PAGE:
Where Science Lives

By Linda Tancs

London’s Faraday Museum is named for 19th century scientist Michael Faraday, who contributed to the study of electromagnetism and electrochemistry. Located at the Royal Institution (Ri), the museum celebrates his achievements as well as those of other Ri members, 14 of whom were Nobel Prize winners. The exhibitions include the actual objects Ri scientists built and used in some of the world’s most famous experiments. Admission is free.

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Barbican’s Hidden Treasure

Home to the London Symphony Orchestra, the Barbican is perhaps best known as Europe’s largest performing arts centre. But it’s also got its wild side—namely, a conservatory ranking second only to Kew. Inside you’ll find exotic fish and over 2,000 species of tropical plants and trees. It’s open to the public only on Sundays, when you can also enjoy an afternoon tea.

Behind the Scenes at Wembley

Ever wonder what it’s like behind the scenes of the UK’s largest sporting and music venue? You can find out with a Wembley Stadium Tour. Approximately 75 minutes in length, the fully guided tour includes locations such as the England Dressing Room, Players Tunnel and Press Room. You’ll get to take photos from some of the best views in the stadium bowl and see fantastic memorabilia like the 1966 World Cup crossbar, the Jules Rimet Trophy commemorating England’s World Cup glory and the original flag from London’s 1948 Olympic Games. Wembley is only two stops from Baker Street (Metropolitan Line).

The Dark Side of Victorian London

Perhaps no story in the history of East London in Victorian times is as gripping as Jack the Ripper. At the Jack the Ripper Museum on Cable Street, six floors recreate scenes from the time, such as the murder scene in Mitre Square, the Whitechapel police station, Mary Jane Kelly’s bedroom, the mortuary and more. The museum explores East London during Victorian times, exploring the crimes within the social context of the period. The facility is just seven minutes away from Tower Hill Station.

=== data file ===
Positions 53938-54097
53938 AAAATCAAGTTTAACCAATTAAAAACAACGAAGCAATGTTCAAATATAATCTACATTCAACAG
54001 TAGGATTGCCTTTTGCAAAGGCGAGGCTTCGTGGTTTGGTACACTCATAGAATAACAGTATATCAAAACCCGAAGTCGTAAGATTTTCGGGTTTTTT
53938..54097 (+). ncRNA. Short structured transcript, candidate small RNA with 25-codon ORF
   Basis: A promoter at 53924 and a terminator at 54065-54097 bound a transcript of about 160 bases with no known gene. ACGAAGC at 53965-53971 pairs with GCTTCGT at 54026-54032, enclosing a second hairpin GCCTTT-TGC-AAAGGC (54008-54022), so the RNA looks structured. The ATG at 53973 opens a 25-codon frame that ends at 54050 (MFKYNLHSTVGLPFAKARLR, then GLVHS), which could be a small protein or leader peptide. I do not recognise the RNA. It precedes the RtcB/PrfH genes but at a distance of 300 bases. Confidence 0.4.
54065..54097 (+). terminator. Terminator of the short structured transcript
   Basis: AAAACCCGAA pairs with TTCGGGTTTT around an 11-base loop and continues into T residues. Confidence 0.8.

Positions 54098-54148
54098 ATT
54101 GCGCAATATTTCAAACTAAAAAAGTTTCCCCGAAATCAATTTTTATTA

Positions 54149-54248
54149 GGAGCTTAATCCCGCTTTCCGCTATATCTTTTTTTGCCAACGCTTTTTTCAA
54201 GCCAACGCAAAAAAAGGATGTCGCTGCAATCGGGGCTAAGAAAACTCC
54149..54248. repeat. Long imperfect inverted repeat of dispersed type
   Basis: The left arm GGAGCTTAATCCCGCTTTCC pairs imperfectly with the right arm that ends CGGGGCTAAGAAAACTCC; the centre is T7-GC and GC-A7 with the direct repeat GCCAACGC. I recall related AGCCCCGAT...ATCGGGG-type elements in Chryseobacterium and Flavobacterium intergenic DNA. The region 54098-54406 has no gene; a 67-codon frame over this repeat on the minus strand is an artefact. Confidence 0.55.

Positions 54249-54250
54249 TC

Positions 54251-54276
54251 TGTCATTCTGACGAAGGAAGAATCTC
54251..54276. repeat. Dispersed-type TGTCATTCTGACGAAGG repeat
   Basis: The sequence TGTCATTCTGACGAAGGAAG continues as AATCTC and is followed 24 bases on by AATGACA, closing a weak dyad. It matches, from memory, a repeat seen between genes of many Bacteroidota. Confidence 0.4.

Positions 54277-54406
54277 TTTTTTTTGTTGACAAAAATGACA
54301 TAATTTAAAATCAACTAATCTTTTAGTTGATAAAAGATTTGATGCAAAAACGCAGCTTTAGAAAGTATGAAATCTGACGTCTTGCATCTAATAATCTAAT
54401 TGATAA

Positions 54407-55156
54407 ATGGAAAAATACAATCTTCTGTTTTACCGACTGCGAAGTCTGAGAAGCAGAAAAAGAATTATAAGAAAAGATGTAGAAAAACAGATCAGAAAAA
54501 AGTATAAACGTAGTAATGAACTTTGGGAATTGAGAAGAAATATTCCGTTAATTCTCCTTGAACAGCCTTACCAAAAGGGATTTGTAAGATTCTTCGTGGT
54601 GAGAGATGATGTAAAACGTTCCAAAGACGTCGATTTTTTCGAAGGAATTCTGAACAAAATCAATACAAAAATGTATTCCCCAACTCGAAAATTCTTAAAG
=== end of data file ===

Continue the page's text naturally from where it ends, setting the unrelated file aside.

A Knock-Out Museum

What’s a collector to do with a motley assortment of historic anaesthetic apparatus? Why, donate it, of course. That’s what Charles King did in England when he donated his collection to the Association of Anaesthetists of Great Britain and Ireland (AAGBI) in 1953. That conveyance formed the basis for the development of the Anaesthesia Museum, part of the Anaesthesia Heritage Centre in London. The earliest object in their collections is a resuscitation set from 1774. A unique resource for research into the history of anaesthesia, the museum also contains Morton’s demonstration of ether inhalation in 1846 as well as modern anaesthetic machines. As part of their World War I commemorations, the AAGBI has compiled an extensive oral history from interviews with anaesthetists who served in wars from Vietnam to the recent day conflicts in Iraq and Afghanistan. Open Monday to Friday, admission to the facility on Portland Place is free.

The Art of Making Music

The Musical Museum at Kew Bridge contains one of the world’s foremost collections of self-playing musical instruments. In addition to the tiniest of clockwork music boxes and the Mighty Wurlitzer, the collection includes an array of sophisticated reproducing pianos, orchestrions, orchestrelles, residence organs and violin players, along with 30,000 historic musical rolls. Tours with live demonstrations of self-playing instruments and the Mighty Wurlitzer take place on open days throughout the day. The facility is located in Brentford, London Borough of Hounslow, a few minutes’ walk from Kew Bridge railway station.

The History of Royal London Hospital

The Royal London Hospital Museum is located in the former crypt of St Philip’s Church at Newark Street. Once Britain’s largest hospital, it counts amongst its legendary patients Joseph Merrick (the “Elephant Man”). Given its location in the heart of Whitechapel, it’s no wonder that the museum showcases original material on the Jack the Ripper murders. There’s also a tribute to Edith Cavell, a nurse who worked tirelessly to improve healthcare standards whilst training nurses in London and abroad. She cared for soldiers in Belgium during the First World War and ultimately was executed for helping some escape occupation. Admission to the museum is free but donations are welcome.